Domestic Violence Awareness Month

DVAM Challenge 5: Know the Signs of Abuse

Over 500 people shared our photo from Challenge Four on Facebook! The DVAM Challenge is off to a great start!

During this week, we have reflected on how information is powerful in understanding and ending domestic violence. Being able to tell the signs of domestic violence is very challenging, especially when it is happening to someone we love or maybe even ourselves.

Please read the following signs of abuse.

It may be abuse if one partner:

– Embarrasses the other with put-downs
– Acts in ways that scares the other partner
– Controls what the other does, who they see or talk to or where they go
– Stops the other partner from seeing friends or family members
– Takes the other partner’s money or Social Security check, makes the other partner ask for money or refuses to give money
– Makes all of the decisions
– Tells the other partner that they’re a bad parent or threatens to take away or hurt their children
– Prevents the other partner from working or attending school
– Acts like the abuse is no big deal, it’s the victim’s fault, or even denies doing it
– Destroys property or threatens to kill family pets
– Intimidates with guns, knives or other weapons
– Shoves, slaps, chokes, or hits the other
– Threatens to commit suicide
– Threatens to kill their partner

For today’s challenge, please share these warning signs with someone you know. You can make it a Facebook status, send one out as a tweet, email or simply talk about warning signs with a friend.

If you are experiencing the signs above, please call our advocates at 1-800-799-SAFE (7233) or at TTY 1-800-787-3224.

Domestic Violence Awareness Month

DVAM Challenge 4

We have to remove the stigma around domestic violence. Many statistics show that 1 in 4 women will be abused in their lifetime. Despite this high number, abuse is still a taboo subject. We need to make domestic violence an issue that we can talk about openly so that victims and survivors won’t feel judged for experiencing abuse. We should make sure that anyone who reaches out for support is met with understanding and compassion.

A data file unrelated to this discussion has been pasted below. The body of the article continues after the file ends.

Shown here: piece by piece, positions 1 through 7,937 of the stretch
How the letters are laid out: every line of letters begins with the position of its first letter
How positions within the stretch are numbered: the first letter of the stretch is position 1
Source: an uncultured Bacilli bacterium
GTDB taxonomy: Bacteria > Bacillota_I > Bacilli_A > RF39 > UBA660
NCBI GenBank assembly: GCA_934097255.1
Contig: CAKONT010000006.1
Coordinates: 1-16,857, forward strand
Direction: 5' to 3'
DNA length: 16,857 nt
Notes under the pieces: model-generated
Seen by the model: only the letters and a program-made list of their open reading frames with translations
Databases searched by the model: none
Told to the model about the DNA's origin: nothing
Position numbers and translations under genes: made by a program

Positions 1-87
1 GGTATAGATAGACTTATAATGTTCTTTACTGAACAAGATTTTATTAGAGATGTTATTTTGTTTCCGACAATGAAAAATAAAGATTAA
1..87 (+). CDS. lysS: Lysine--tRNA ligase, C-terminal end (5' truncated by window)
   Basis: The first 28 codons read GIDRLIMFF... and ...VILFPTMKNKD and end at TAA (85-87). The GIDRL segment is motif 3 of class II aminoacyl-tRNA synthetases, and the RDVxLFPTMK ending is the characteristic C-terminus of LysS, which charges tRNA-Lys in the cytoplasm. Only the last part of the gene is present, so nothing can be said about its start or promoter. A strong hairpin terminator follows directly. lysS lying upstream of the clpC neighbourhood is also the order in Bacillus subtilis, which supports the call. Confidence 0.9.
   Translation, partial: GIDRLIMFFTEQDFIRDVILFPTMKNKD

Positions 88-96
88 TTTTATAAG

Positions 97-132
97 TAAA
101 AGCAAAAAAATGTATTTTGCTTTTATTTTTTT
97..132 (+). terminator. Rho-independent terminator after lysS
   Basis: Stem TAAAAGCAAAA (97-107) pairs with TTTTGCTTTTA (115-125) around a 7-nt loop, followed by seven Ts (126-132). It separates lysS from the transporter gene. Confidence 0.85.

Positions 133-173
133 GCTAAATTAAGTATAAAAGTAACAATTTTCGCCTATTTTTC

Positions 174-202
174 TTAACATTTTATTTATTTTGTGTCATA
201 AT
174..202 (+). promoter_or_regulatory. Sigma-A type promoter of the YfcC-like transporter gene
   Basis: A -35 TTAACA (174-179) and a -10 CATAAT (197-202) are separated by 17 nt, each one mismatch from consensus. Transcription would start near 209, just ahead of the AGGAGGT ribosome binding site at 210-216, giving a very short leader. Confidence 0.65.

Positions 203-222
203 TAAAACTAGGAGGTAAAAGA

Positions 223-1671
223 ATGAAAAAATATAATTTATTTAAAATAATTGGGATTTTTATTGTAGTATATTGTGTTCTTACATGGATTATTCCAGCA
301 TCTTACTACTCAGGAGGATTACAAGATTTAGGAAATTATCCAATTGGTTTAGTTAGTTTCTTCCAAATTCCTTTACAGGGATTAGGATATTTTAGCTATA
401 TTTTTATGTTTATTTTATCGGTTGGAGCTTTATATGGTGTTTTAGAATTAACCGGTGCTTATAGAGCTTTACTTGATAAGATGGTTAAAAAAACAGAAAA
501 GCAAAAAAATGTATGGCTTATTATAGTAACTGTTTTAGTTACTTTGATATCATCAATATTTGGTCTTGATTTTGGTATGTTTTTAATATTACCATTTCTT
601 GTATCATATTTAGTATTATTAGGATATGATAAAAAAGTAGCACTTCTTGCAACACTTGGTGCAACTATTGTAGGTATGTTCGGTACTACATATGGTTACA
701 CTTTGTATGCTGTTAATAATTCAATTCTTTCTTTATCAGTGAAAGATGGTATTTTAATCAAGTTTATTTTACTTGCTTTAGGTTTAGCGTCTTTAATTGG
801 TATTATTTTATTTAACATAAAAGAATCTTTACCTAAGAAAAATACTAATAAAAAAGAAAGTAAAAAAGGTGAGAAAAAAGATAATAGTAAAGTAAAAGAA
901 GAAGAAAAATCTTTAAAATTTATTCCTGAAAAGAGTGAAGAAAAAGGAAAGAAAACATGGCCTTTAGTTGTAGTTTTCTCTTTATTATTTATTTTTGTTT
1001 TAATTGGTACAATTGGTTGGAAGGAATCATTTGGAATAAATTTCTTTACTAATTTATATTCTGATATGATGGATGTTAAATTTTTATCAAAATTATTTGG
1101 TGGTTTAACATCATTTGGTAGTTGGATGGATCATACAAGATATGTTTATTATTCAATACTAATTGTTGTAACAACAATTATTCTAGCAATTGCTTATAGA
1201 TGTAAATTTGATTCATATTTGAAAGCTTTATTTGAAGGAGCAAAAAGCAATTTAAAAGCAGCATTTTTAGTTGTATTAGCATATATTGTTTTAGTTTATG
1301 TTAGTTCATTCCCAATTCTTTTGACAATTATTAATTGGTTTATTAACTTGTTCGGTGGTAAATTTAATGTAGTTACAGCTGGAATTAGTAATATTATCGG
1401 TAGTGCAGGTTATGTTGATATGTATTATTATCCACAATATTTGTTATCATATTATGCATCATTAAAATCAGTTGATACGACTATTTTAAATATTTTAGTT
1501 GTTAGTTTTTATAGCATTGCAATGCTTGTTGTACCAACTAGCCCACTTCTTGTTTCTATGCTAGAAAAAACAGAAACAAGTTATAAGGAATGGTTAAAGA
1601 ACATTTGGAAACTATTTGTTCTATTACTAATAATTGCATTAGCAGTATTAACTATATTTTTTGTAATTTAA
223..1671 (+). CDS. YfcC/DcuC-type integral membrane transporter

This week’s theme is that information equals power. For DVAM Challenge #4, please share this image. You may right click it and save it to your computer to be shared electronically via email, Facebook, Twitter, Tumblr, Flickr or more. You could also actually print it out and tape it to a mirror in your house, or pin it to a bulletin board at your church, local cafe, workplace, etc.

Please share this message. Promote the idea that domestic violence can happen to anyone, and that there is support available.

Domestic Violence Awareness Month

DVAM Challenge 3: Test Your Knowledge of Domestic Violence

How much do you know about domestic violence? Take our quiz below as your DVAM challenge #3.

DVAM challenge #3: Answer true or false to the statements below and then continue reading on to see how you did.

1. Domestic violence is not a problem in your community.

2. Couples counseling is recommended by The Hotline for abusive relationships.

3. Sometimes the victim provokes their partner into abusing them.

4. Yelling, putting down or belittling someone isn’t ever considered abuse.

5. On average, more than 3 women are murdered by their partners every day.

6. If the abuse was getting too bad, the victim would just leave.

7. The most dangerous time for a victim is often when their partner first lashes out.

8. Everyone deserves respect in a relationship.

9. If children aren’t being abused and don’t witness the abuse, they aren’t affected.

10. The cost of domestic violence is extremely high to society.

What do you think? How many are true and how many are false? Here’s the key:

1. False. Domestic violence happens in every community. Unfortunately many cases go unreported.